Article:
9. Willie Scraggs

    Does anyone know the legal position? Was the house a gift to the Benaki whose executives are free to do as they wish, or is it held by the Benaki in a kind of Greek equivalent to an English charitable or public trust to carry out the late PLF’s wishes? How do we know that the present occupiers, including the informally dressed ladies, are not in fact PLF’s specifically appointed trustees? After all, he had a certain penchant…

    Reply
    1. proverbs6to10 Post author

      We should perhaps investigate Willie 🙂 Paddy’s wishes were clear and quiet specific when he made the arrangement which was done in his lifetime. Bikinis didn’t some into it but I have a feeling he would not have objected. I recall it was envisaged that the place may be hired out during the holiday period to provide a higher income, but what is being done now smacks of some form of Benaki nepotism.

      Reply
      1. Willie Scraggs

        Yes, Tom, I think that there is general agreement that the present use of the house is not very appropriate or at least it doesn’t make much sense. I think that you mentioned earlier that there is no endowment to accompany PLF’s wishes for using the house as a writer’s residence, and to some extent that reflects on PLF’s own commitment to the idea.

        If the involvement of the Benaki could somehow be undone, the house could be sold, and the proceeds used for a more worthy, focused, practical purpose, such as say endowing an annual prize in the name of the late PLF for travel writing – or perhaps to contribute to your expenses associated with this website.

        Speaking of which, I think that this website is much more relevant to the memory of PLF than his house. In my opinion, a plaque impressed on an outside wall of the house, visible from the road, would be all that’s required in Kardamyli.

        You may say, correctly, that I am an early-retired, cranky solicitor, lacking in the romantic imagination required to envisage the house if it were to be returned to the literary, fashionable glory of the days when PLF and his wife entertained the great and the good from England and the Empire. The late occupant-owners are both dead and buried, though happily their names live on. Perhaps it would be more in ease of the surviving relatives and kinder to the memory of PLF to adjust his wishes in the manner suggested above, and for someone on his behalf to turn the lock in the door at Kardamyli for the last time.

        The spell cast by PLF and his works is a powerful one; there is that sense of another world about his hike across Europe in the thirties; one wishes to be part of Leigh Fermor’s world, to be near him, to be like him, to have met him…to have visited his house. The spell affected me in many happy ways: fourteen years ago I came to settle here in Transylvania (Brasov) in order to read. And then, at least as important, I came out of the spell.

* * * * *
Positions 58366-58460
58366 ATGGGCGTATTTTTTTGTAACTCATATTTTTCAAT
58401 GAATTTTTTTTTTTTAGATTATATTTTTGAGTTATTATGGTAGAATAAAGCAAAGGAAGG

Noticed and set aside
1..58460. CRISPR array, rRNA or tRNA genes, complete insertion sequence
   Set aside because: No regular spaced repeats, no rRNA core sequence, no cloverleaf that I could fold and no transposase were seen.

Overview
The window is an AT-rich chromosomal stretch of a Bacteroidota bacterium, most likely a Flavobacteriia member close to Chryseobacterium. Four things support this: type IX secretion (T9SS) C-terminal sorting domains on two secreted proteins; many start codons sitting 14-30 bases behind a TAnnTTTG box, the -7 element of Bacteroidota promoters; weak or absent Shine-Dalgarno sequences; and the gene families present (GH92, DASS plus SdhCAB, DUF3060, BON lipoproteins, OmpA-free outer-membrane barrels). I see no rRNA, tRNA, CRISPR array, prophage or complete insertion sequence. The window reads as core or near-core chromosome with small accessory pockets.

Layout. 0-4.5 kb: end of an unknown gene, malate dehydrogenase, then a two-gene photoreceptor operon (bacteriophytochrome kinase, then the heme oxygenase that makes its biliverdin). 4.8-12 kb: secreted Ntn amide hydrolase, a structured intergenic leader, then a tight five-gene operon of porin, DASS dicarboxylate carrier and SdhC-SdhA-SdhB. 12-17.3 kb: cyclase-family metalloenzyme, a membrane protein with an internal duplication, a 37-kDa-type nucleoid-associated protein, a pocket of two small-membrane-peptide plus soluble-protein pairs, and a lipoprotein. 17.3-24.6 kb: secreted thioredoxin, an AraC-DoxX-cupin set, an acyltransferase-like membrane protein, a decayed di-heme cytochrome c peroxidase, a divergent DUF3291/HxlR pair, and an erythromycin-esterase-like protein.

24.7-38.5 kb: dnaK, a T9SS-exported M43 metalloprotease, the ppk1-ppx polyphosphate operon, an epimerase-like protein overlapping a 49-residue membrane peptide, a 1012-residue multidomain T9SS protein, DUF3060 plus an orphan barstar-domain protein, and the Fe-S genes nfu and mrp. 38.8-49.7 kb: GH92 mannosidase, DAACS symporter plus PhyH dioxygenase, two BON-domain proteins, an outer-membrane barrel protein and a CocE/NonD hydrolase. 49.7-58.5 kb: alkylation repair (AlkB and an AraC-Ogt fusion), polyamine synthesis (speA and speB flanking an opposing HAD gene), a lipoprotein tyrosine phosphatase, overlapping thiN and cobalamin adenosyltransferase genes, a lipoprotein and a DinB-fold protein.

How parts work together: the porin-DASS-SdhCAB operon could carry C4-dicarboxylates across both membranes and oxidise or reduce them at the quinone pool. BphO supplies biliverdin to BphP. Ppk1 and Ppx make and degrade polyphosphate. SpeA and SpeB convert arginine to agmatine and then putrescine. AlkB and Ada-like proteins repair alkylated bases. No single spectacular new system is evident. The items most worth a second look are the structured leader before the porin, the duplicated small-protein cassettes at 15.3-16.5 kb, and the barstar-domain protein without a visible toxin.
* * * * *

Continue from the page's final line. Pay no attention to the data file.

Reply
  10. John Chapman

    Er, see my above rumour mongering…though it must be noticed, I was told a lovely Greek saying the other day. You can be at the top of a mountain and fart. The people in the village below will smell it before you hear it!

    Reply
  11. Brenton

    How utterly bizarre. Hopefully the Benaki actually do something, otherwise these squatters (what else could they be?) may turn it into the Grey Gardens of Kardamyli.

    Reply
  12. Willie Scraggs

    For all Mr Long’s embarrassment at their sight, the exposed breasts sunning themselves in the corner of the terrace may have belonged to some wonderful up and coming author, soaking up inspiration. Or perhaps she was what Mark, whose correspondence is quoted above, describes as a local girl, who might have just re-read the bit where PLF had gone swimming down a river in pursuit of a couple of lovely ladies. Those who advocate use of the house as a writers’ retreat are, I suggest, transported into a sentimental dream in which refined, literary folk sitting in the living room would occasionally raise their heads from learned tomes and notebooks by their side, to sip tea and wonder about PLF’s speculations on the references to sea-shores in The Winter’s Tale.

    The reality is that the place would become a kind of hostel for would-be literary types, which is just about anyone who imagines himself as such. Down the steps on the real sea-shore would be the wannabe writers taking a break from it all – real people of the modern world – where Mark could count himself lucky to see such extensive clothing as bikinis.

    Reply
    1. proverbs6to10 Post author

      Entertaining reply Willie but Paddy’s wishes were for a retreat. It need not be as you say. I have worked on some plans which would not be quite so dull as you imagine. Bikinis or not what are these people doing there? Is this for insiders from the Benaki?

      Reply